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WSJ.com: What's News US
What's News US

WSJ.com: What's News US
  • Nonbank Mortgage Lenders Bounce Bank
    In the first half of the year, lenders that aren't banks made almost a quarter of all mortgage loans, the highest level since at least the financial crisis.

  • Argentina's Low Foreign Reserves Hit Peso
    Argentina's international reserves are starting to dwindle in the wake of the country's second sovereign-debt default in almost 13 years, putting added stress on the peso and an economy believed to be in recession.

  • Argentina, Malaysia Reach Shale-Oil Deal
    YPF and Malaysia's Petronas are establishing a joint venture to drill for shale oil in Argentina's massive Vaca Muerta formation.

  • New Street Entity Aims to Integrate Client Data
    The Depository Trust & Clearing Corp. has launched a new venture with six big banks to shed more light on Wall Street's web of counterparty relationships.

  • Alibaba's Results Jump Ahead of IPO
    Alibaba reported big growth in revenue from mobile devices, which may bolster its case next month when the Chinese e-commerce giant begins to pitch investors on its long-awaited initial public offering.

  • NLRB Case Tests Who Employs Contract Workers
    The National Labor Relations Board is considering action that would makes businesses more responsible for contract workers.

  • M&T-Hudson City Merger Still Stalled After Two Years
    Two years ago, M&T Bank Corp. announced a $3.7 billion deal to buy Hudson City Bancorp. But regulators at the Federal Reserve have held up the deal ever since, a move that is widely seen as having helped chill the merger market for banks.

  • State Licensing Boards Under Fire From Within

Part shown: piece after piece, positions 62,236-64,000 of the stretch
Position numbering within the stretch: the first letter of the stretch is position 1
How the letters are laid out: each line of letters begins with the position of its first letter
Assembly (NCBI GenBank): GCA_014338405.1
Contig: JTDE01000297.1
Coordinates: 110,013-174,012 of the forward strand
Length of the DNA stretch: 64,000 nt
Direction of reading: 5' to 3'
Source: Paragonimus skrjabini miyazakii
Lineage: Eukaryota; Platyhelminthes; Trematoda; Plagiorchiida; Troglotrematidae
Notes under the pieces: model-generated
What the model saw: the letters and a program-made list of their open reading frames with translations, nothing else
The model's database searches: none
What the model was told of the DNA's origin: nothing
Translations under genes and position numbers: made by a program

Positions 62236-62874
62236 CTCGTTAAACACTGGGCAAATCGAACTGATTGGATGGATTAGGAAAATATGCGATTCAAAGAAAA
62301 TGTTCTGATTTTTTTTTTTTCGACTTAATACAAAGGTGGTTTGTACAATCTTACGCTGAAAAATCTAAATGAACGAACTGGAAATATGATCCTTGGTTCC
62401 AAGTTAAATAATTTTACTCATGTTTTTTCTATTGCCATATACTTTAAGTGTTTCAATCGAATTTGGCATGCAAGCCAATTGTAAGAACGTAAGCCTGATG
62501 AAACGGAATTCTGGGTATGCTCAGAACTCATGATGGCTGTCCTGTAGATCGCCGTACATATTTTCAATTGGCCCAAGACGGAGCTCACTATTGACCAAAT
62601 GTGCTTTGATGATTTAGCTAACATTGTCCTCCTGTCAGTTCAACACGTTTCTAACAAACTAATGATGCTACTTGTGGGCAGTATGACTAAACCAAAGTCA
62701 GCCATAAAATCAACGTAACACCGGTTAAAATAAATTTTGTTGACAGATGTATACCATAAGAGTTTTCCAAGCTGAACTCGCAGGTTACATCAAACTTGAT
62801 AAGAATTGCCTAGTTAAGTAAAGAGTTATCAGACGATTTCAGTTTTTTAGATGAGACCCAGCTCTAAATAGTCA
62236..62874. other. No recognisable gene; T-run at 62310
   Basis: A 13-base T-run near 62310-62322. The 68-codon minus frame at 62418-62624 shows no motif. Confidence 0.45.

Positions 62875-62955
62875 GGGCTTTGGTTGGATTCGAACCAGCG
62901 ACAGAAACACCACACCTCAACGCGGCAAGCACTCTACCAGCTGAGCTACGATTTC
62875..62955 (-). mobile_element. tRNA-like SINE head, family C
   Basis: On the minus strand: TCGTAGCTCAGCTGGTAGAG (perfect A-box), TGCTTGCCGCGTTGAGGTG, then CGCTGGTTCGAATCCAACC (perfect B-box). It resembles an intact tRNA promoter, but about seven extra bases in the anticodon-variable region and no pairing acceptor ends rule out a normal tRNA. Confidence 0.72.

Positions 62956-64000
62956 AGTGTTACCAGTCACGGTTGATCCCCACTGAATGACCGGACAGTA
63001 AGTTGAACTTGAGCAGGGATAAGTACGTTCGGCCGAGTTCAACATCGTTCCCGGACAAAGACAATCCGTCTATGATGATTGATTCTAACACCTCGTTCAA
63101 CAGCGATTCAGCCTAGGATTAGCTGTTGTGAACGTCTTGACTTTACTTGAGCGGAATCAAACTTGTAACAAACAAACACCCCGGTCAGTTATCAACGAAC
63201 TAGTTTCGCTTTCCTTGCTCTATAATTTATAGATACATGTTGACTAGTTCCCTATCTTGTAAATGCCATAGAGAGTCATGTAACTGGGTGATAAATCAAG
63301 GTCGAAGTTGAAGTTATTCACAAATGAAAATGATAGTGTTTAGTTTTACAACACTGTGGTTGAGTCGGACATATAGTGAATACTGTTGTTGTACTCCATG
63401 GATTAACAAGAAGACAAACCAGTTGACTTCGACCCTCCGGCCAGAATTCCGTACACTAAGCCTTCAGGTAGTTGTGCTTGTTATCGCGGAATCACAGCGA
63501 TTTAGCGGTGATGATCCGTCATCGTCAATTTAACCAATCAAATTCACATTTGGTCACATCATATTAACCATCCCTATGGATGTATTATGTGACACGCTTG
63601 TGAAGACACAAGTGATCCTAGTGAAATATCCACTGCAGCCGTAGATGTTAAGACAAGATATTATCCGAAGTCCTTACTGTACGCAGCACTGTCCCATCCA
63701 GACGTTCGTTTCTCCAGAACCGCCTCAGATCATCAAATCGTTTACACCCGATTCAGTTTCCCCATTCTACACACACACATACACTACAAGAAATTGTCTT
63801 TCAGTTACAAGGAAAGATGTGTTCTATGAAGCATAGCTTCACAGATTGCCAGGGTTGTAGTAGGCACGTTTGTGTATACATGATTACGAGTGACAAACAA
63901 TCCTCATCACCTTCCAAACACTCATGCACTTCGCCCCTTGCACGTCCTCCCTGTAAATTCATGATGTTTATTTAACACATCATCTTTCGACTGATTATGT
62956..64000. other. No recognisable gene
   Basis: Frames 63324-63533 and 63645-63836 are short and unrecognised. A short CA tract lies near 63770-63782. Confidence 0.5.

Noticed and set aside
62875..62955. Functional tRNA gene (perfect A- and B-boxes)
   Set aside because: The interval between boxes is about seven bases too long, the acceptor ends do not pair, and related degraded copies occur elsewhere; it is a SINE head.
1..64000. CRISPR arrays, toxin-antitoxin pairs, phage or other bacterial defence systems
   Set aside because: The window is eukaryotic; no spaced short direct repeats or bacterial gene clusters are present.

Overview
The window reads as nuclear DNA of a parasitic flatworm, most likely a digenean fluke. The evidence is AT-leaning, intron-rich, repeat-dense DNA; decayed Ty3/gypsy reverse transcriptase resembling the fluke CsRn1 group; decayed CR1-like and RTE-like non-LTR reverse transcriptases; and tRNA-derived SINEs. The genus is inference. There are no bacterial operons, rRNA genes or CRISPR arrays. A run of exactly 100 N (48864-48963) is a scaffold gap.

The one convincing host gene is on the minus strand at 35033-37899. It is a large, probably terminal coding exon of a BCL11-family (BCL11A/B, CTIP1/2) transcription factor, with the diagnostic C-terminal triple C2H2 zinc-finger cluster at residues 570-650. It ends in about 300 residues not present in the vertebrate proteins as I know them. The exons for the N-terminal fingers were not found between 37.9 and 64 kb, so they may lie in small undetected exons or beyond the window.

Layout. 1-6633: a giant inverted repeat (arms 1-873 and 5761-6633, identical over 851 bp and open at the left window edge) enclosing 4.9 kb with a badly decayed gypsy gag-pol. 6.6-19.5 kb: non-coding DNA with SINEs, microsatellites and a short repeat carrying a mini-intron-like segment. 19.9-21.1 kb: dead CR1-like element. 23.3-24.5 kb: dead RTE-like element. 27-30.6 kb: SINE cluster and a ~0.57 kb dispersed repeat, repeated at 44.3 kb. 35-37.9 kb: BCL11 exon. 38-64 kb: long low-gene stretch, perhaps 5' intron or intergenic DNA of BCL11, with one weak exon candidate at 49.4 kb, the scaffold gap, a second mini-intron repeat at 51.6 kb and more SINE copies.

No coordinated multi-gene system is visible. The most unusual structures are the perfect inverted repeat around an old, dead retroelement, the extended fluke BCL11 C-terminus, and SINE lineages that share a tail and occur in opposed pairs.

The Supreme Court will take up an antitrust case this fall that could curb the proliferation of state licenses, a top worry for U.S. small-business owners and entrepreneurs.

  • Telef√≥nica, Telecom Italia Jostle for Vivendi's GVT
    Spanish telecom giant Telefónica sweetened its bid for Vivendi's Brazilian operator GVT to $9.83 billion in cash and shares, following a rival bid by Telecom Italia.

  • Kia Wrestles With Sibling Hyundai
    South Korea's Kia Motors has become one of the world's most successful auto brands some 16 years after it was rescued from bankruptcy by Hyundai. Now it faces a new challenge: overcoming competition from its savior.

  • Saab Auto Owner Goes Bust
    The Chinese-backed company that bought Sweden's Saab auto brand out of bankruptcy has filed for bankruptcy protection itself.

  • Poor Cities Can Get High Credit Ratings
    Detroit's bankruptcy case cast a cloud of doubt over other U.S. cities with large populations of poor residents, but a surprising number of them are in relatively good financial shape.

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